Yavuz, M. Selim
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AbstractThe town of Wigan in Lancashire, England, will forever be associated with the Northern Soul scene because of the existence of the Casino Club, which operated in the town between 1973 and 1981. By contrast, Liverpool just 22 miles west, with the ‘the most intensely aware soul music Black Community in the country’, (Cohen, 2007, p.31 quoting from Melody Maker, 24 July 1976) remained immune to the attractions of Northern Soul and its associated scene, music, subculture and mythology. Similarly, the city of Manchester has been more broadly associated with punk and post-punk. Wigan was and remains indelibly connected to the Northern Soul scene with the Casino representing a symbolic location for reading the geographical, class and occupational basis of the scene’s practitioners. The club is etched into the history, iconography, and mythology of Northern Soul appearing in the academic and more general literature, television documentaries, memoirs, autobiographies and feature films. This chapter seeks to explore the relationship between history, place, class, industrialisation, mythology and nostalgia in terms of Wigan, the Casino Club and the Northern Soul scene. It asks the question: did Wigan have a northern soul? This is explored through the industrial and working-class history of the town and the place of soul music in its post-war popular culture. More broadly, it complements the historical literature on regional identity identifying how Northern Soul both complemented and challenged orthodox readings of Wigan as a town built on coal and cotton that by the 1970s was entering a process of deindustrialisation.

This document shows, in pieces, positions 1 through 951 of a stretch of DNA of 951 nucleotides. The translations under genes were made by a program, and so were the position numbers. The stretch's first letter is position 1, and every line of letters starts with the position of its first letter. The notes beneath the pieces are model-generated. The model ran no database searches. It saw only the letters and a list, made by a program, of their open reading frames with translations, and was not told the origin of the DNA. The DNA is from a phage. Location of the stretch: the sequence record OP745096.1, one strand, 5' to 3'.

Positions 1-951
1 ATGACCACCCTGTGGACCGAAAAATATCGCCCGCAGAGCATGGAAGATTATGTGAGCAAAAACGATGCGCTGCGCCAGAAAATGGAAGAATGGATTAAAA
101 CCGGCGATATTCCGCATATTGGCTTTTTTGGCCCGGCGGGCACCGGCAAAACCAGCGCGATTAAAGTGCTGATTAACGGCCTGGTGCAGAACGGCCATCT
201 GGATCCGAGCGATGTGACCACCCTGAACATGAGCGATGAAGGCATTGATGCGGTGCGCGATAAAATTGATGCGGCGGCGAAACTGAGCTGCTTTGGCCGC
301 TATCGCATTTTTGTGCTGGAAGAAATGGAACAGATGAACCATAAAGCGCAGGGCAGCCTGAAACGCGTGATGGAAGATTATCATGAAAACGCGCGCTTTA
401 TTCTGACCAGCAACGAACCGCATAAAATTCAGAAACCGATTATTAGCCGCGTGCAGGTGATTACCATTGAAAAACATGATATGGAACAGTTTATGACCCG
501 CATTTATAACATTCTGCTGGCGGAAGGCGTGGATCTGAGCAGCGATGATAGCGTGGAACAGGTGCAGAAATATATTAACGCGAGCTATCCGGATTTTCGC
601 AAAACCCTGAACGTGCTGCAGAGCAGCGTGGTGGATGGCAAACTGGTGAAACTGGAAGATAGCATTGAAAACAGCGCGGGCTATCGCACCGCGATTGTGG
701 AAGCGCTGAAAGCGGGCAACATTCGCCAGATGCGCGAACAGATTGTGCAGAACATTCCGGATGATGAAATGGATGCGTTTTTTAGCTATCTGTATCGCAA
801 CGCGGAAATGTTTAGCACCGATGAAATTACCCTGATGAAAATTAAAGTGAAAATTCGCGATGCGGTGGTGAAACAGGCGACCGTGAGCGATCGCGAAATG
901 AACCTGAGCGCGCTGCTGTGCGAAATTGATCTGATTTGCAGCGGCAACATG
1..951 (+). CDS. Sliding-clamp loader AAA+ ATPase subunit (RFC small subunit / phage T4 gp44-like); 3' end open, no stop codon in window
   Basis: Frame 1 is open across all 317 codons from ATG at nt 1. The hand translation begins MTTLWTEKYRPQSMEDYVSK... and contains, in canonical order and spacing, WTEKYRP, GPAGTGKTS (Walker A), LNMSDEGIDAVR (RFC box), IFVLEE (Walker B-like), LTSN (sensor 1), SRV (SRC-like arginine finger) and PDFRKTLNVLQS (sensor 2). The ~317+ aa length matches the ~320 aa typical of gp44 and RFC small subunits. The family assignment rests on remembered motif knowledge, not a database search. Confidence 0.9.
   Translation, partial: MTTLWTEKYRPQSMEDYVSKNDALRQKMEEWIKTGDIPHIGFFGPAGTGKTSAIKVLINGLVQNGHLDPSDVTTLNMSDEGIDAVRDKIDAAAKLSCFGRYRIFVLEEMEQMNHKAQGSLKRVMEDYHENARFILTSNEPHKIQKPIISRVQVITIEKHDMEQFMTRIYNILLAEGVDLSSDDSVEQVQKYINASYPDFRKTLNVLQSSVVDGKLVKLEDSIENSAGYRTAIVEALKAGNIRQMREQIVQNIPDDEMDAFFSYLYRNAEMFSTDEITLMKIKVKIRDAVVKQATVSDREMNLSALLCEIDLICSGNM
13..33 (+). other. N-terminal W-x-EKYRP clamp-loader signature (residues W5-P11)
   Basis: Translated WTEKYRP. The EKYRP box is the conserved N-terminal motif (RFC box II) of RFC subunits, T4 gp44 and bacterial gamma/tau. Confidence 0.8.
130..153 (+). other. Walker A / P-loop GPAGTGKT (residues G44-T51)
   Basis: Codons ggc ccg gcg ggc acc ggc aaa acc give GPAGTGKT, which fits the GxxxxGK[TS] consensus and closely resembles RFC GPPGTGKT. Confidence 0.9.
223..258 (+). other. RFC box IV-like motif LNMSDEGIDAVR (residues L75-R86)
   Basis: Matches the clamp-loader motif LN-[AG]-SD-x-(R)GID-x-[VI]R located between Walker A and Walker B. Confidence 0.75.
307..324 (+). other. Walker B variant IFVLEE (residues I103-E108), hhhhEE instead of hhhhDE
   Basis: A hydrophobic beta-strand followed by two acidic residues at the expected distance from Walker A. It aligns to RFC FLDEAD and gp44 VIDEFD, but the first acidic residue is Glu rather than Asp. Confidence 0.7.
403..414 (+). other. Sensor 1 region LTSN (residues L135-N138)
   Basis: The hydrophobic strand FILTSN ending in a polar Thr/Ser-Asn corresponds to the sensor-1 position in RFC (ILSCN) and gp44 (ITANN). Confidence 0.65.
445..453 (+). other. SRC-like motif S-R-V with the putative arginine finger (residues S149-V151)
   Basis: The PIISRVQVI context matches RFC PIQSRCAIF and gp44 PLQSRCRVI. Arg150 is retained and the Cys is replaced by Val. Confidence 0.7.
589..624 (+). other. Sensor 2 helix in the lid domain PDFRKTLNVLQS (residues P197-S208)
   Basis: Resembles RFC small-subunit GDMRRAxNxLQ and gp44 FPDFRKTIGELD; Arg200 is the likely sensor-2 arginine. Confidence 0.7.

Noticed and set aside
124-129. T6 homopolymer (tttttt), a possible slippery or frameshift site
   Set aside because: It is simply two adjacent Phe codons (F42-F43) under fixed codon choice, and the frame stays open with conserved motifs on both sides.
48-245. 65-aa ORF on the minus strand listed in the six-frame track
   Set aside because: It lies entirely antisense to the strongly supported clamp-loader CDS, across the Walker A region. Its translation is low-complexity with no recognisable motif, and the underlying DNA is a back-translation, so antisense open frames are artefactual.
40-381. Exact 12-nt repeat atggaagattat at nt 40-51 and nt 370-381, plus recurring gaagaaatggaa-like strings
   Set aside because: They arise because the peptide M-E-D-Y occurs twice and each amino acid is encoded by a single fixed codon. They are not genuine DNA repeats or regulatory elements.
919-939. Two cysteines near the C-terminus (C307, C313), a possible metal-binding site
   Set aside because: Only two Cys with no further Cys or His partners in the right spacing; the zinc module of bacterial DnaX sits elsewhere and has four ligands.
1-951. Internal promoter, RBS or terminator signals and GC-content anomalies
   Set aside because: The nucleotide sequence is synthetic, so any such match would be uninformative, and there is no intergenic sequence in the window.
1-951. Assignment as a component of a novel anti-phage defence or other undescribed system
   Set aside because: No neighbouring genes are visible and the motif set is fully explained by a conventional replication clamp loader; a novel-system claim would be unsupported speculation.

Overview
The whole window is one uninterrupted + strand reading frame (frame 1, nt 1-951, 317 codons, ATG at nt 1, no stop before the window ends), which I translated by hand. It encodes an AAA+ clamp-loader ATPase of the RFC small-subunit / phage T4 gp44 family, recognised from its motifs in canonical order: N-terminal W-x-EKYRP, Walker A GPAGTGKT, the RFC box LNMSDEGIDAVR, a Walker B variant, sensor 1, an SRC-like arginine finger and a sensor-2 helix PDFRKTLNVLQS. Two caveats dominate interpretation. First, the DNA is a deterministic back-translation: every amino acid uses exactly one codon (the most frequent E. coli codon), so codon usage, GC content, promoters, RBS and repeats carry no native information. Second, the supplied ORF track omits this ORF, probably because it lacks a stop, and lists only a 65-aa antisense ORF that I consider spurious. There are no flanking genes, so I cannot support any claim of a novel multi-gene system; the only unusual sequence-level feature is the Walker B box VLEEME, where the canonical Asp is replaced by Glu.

CitationCatterall, S. and Gildart, K. (2019) Did Wigan have a northern soul? in Lashua, B., Wagg, S., Spracklen, K., Yavuz, M.S. (Eds.) Sounds and the City: Volume 2. London: Palgrave Macmillan, pp. 369-387.
TypeChapter in book
DescriptionThis is the accepted manuscript of a book chapter published by Palgrave Macmillan in Sounds and the City in 2019. The accepted manuscript may differ from the published version, which is available online: https://www.palgrave.com/gp/book/9783319940809
Series/Report no.Leisure Studies in a Global Era